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Nobel Laureate Krugman fears prolonged slowdown
Nobel Laureate Krugman fears prolonged slowdown The economic slowdown could last five to 10 years and cost trillions of dollars, a top US economist has warned. Paul Krugman, who won the 2008 Nobel prize for economics, told the BBC that any recovery would be "so slow it would feel like a recession". He is urging the US government to introduce a second stimulus pack......

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Nobel Laureate Krugman fears prolonged slowdown

The economic slowdown could last five to 10 years and cost trillions of dollars, a top US economist has warned.

Paul Krugman, who won the 2008 Nobel prize for economics, told the BBC that any recovery would be "so slow it would feel like a recession".

He is urging the US government to introduce a second stimulus package of $500bn (£300bn) to boost the economy.

And he rebutted claims that such a move would be inflationary, saying it was "not impossible" to reduce the deficit.

Professor Krugman, a leading Keynesian who believes in strong government intervention to restore the economy to growth, has been critical of the Obama administration for not taking decisive action quickly enough.

Too small

He says that the $800bn stimulus package spread over two years was too small to be effective, given the huge size of the US economy, and he hinted that Treasury officials were already discussing plans to give it a further boost.

Speaking to the BBC's Hardtalk programme, Mr Krugman said that political considerations and an attempt to appeal to moderate Republicans had led President Obama to limit his ambitions.

He rebutted claims that the US could not afford a further stimulus package with the budget deficit approaching $1.75bn.

"Now is the time to act," he said. "It is worth spending a lot now to avoid being in an entrenched slump."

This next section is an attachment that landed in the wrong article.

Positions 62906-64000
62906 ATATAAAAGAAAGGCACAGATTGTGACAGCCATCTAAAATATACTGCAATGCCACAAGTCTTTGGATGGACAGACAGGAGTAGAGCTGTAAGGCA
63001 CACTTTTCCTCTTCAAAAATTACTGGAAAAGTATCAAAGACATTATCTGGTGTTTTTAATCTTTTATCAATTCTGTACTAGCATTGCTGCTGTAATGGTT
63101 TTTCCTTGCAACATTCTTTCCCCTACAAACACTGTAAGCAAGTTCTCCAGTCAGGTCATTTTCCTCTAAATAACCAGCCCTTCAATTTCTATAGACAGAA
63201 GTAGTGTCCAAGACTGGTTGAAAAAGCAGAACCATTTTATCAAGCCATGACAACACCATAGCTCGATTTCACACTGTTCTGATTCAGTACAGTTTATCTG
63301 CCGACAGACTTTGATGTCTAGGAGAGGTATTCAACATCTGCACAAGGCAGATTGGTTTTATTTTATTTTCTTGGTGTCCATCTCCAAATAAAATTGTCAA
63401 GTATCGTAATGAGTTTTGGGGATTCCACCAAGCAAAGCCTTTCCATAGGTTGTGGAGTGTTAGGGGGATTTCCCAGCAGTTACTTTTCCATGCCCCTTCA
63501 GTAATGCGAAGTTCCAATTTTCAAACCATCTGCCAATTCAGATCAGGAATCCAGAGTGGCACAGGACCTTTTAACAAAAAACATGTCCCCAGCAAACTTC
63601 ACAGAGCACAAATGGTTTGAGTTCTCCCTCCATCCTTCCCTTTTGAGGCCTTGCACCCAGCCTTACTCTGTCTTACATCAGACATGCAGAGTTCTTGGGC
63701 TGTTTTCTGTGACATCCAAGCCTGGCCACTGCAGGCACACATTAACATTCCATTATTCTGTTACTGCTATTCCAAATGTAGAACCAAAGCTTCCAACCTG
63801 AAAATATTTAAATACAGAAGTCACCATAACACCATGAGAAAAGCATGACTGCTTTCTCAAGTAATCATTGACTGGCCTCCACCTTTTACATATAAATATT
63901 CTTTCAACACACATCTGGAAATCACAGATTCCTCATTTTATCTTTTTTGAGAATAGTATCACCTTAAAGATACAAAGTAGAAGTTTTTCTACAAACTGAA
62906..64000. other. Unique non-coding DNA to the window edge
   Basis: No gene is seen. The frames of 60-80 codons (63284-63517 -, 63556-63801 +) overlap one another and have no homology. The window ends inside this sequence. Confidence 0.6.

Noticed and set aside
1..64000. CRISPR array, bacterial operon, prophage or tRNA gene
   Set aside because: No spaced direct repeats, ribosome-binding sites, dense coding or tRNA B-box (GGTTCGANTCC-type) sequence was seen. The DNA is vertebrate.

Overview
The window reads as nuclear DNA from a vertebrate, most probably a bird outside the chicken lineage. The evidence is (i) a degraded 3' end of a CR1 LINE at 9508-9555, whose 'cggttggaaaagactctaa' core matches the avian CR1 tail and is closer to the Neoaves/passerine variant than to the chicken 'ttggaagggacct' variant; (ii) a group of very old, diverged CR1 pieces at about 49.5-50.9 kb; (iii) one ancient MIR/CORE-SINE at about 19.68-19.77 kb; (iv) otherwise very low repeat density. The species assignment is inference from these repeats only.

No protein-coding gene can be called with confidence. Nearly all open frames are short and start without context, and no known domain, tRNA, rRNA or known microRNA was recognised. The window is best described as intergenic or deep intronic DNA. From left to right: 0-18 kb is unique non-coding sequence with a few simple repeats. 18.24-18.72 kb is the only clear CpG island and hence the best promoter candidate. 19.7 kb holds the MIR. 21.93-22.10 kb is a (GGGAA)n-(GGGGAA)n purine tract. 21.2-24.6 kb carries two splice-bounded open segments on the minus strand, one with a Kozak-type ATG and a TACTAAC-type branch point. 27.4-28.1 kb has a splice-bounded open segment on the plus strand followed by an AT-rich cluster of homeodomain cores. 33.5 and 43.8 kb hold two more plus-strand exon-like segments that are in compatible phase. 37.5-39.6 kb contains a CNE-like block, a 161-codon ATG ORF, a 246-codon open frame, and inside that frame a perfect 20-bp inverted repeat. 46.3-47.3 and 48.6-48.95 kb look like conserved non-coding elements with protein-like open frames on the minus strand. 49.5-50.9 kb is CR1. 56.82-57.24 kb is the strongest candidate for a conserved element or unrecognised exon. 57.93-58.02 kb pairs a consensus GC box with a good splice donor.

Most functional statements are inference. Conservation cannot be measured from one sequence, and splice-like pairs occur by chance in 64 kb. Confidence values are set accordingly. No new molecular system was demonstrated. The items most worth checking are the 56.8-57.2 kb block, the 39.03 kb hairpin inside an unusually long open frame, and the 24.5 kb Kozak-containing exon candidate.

He said that the US budget deficit could be brought unto control in the longer term, particularly if the issue of rising healthcare costs was tackled.

He blamed the Reagan administration in the 1980s for raising US government debt from 25% to 60% of GDP.

Saving the banks

Professor Krugman said that he had been surprised by how quickly the banks had been able to recapitalise themselves, but he warned that they were "still wards of the state".

He had wanted to nationalise the failing banks, but he believed the government´s policy was to do the least possible in order to prevent the collapse of the banking sector, rather than taking positive steps to boost recovery.

"We have socialised the financial system through the back door," he said. "But we have created a ´lemon´ socialism so that if firms get into trouble, the taxpayer will rescue them."

He argued that the situation was fraught with moral hazard, and inherently unstable.

The only answer was much tougher regulation of the whole of the financial sector, not just the commercial banks.

He was still optimistic that the Obama administration would carry out its pledge to so do, but he was reserving judgement on how effective it would prove to be.

Government is back

Professor Krugman said that the basic cause of the crisis was that America had too little regulation and the problems were exacerbated by the lack of a social safety net, "with too little insurance against the accidents of life".

He said that he believed the US would move closer to the European model of social democracy and that "intense tax phobia is no longer so strong".


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